There's been a lot written lately about Andrew Luck being on pace to break the single-season passing-yards record. While Luck is having a solid year, to what degree can we attribute these gaudy statistics to his dominance? And how much do his numbers merely reflect the era in which he's playing?

Through nine games, Luck has thrown for 3,085 yards. This seems noteworthy since it's only the fifth time in NFL history a quarterback has thrown for more than 3,000 yards through nine games. And the others on that list went on to have four of the top five passing-yard seasons in NFL history. But all of these high-yardage seasons came since 2011. Passing yards per game keep increasing as defenders continue to face more restrictions—so we adjusted for this.

Using Pro Football Reference data, we selected the top five passing-yard producers each season since the merger, which gives us 225 individual seasons. We then compared these quarterbacks' passing yards per game to the NFL average passing yards per game for that season. This season Luck is throwing for 342.8 yards per game, which is 40.5 percent above the NFL average of 243.9.

When put this way, Luck isn't on pace to have the best season in NFL history. His current season ranks 23rd in outperforming the NFL average. The "best" season goes to Roman Gabriel in 1973 who threw for 63.2 percent more yards than the NFL average. Dan Fouts put together an impressive run in the late 1970s and early 1980s as he has four of the top 20 seasons on this list. Dan Marino has the highest ranked 16-game season, which if you're defining this sort of excellence as a sustained kind of burn, would make him the most impressive. Marino and Drew Brees each have two. No other player has multiple top 20 seasons.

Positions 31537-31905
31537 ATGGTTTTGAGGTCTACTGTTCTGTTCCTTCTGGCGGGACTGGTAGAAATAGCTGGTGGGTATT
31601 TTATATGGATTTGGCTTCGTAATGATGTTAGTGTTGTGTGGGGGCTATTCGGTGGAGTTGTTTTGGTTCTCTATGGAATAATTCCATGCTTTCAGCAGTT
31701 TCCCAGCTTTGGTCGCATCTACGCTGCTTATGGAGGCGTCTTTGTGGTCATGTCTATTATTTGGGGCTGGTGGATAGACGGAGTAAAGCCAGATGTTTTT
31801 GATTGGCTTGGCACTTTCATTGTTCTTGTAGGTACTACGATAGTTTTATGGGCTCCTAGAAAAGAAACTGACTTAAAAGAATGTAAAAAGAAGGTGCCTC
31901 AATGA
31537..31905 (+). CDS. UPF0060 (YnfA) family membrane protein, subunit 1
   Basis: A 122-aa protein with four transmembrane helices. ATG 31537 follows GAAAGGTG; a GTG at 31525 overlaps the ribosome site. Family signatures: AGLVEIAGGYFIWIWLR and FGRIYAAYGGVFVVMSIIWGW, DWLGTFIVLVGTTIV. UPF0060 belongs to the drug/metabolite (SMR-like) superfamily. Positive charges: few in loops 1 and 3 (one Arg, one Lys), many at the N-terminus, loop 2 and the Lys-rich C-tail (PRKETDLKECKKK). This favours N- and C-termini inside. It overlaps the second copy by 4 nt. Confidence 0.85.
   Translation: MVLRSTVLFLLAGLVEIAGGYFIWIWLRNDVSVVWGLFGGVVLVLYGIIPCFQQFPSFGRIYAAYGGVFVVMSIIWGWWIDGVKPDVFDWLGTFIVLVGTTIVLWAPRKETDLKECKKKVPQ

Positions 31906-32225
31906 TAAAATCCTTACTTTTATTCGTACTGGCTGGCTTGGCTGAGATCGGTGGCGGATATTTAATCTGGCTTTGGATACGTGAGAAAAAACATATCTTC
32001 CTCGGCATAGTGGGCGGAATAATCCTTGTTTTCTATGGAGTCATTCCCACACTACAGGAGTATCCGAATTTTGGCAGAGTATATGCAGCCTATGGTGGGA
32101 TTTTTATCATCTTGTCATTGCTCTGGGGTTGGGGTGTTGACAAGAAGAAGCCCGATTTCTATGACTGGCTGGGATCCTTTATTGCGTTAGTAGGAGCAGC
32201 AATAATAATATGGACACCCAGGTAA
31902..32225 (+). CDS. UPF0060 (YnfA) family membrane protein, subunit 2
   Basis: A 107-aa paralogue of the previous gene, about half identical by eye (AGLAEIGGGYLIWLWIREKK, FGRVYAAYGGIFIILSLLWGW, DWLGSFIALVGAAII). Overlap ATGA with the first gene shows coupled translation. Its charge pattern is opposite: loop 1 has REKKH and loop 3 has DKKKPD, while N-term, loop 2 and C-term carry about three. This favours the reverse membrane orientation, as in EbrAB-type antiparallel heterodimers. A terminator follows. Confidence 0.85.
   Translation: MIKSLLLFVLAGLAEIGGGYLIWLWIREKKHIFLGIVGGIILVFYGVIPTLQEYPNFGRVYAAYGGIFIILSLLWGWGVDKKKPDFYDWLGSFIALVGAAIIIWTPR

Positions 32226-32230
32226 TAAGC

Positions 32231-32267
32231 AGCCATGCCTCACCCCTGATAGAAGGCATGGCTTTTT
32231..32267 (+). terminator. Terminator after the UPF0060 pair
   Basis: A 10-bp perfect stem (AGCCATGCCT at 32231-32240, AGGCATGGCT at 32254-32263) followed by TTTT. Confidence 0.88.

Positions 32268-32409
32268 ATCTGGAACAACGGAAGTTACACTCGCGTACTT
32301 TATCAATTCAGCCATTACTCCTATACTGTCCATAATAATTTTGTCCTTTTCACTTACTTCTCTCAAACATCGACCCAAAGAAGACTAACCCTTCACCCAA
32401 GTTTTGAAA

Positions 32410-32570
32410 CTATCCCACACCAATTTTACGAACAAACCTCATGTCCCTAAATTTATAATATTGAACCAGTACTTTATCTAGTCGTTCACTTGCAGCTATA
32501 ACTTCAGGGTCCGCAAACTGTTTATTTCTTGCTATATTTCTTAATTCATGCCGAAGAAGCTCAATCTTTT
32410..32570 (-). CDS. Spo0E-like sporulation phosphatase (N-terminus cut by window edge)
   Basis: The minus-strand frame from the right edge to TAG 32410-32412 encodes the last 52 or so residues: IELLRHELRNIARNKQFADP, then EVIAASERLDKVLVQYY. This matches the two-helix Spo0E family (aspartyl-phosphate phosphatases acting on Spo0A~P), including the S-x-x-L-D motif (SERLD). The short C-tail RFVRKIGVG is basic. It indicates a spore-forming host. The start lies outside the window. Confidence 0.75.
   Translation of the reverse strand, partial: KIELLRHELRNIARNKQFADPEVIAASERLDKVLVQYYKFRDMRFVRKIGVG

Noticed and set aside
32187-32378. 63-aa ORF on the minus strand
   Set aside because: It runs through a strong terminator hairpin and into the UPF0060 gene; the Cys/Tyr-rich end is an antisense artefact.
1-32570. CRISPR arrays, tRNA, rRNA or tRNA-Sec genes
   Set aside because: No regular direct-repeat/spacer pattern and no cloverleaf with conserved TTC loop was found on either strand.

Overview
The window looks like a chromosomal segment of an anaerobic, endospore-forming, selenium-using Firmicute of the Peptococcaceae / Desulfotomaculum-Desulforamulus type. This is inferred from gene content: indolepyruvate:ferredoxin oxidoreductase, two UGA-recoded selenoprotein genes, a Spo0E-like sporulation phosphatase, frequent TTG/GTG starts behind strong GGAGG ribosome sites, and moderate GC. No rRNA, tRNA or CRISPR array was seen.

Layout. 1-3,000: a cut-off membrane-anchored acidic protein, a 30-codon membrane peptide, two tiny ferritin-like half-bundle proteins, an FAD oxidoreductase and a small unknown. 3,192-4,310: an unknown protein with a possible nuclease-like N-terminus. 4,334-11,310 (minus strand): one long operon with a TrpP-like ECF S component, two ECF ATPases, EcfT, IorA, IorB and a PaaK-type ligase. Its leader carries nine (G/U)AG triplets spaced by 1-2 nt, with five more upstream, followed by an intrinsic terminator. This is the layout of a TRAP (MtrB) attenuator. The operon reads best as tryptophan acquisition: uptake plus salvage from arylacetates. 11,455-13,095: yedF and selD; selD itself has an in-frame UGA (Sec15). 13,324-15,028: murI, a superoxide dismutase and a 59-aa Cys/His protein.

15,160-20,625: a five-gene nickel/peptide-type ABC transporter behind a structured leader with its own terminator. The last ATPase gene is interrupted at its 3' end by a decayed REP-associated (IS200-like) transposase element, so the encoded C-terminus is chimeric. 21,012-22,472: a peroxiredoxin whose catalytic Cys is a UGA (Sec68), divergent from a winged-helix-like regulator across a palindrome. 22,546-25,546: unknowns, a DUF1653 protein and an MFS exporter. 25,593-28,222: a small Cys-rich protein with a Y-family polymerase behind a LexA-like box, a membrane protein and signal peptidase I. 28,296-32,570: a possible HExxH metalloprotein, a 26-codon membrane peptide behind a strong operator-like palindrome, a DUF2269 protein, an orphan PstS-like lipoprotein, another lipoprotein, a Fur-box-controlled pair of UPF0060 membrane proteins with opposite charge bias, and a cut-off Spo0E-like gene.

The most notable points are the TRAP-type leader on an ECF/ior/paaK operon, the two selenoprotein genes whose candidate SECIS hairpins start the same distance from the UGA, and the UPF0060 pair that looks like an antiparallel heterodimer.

Luck is a good quarterback playing in an era incredibly favorable to his position. But he's far from being the most dominant compared to his peers.


The clickable and sortable table below has all 225 individual seasons. The way to read the table is in 1984 Dan Marino threw for 54.3 percent more yards than the NFL average. Which ranks fourth all time.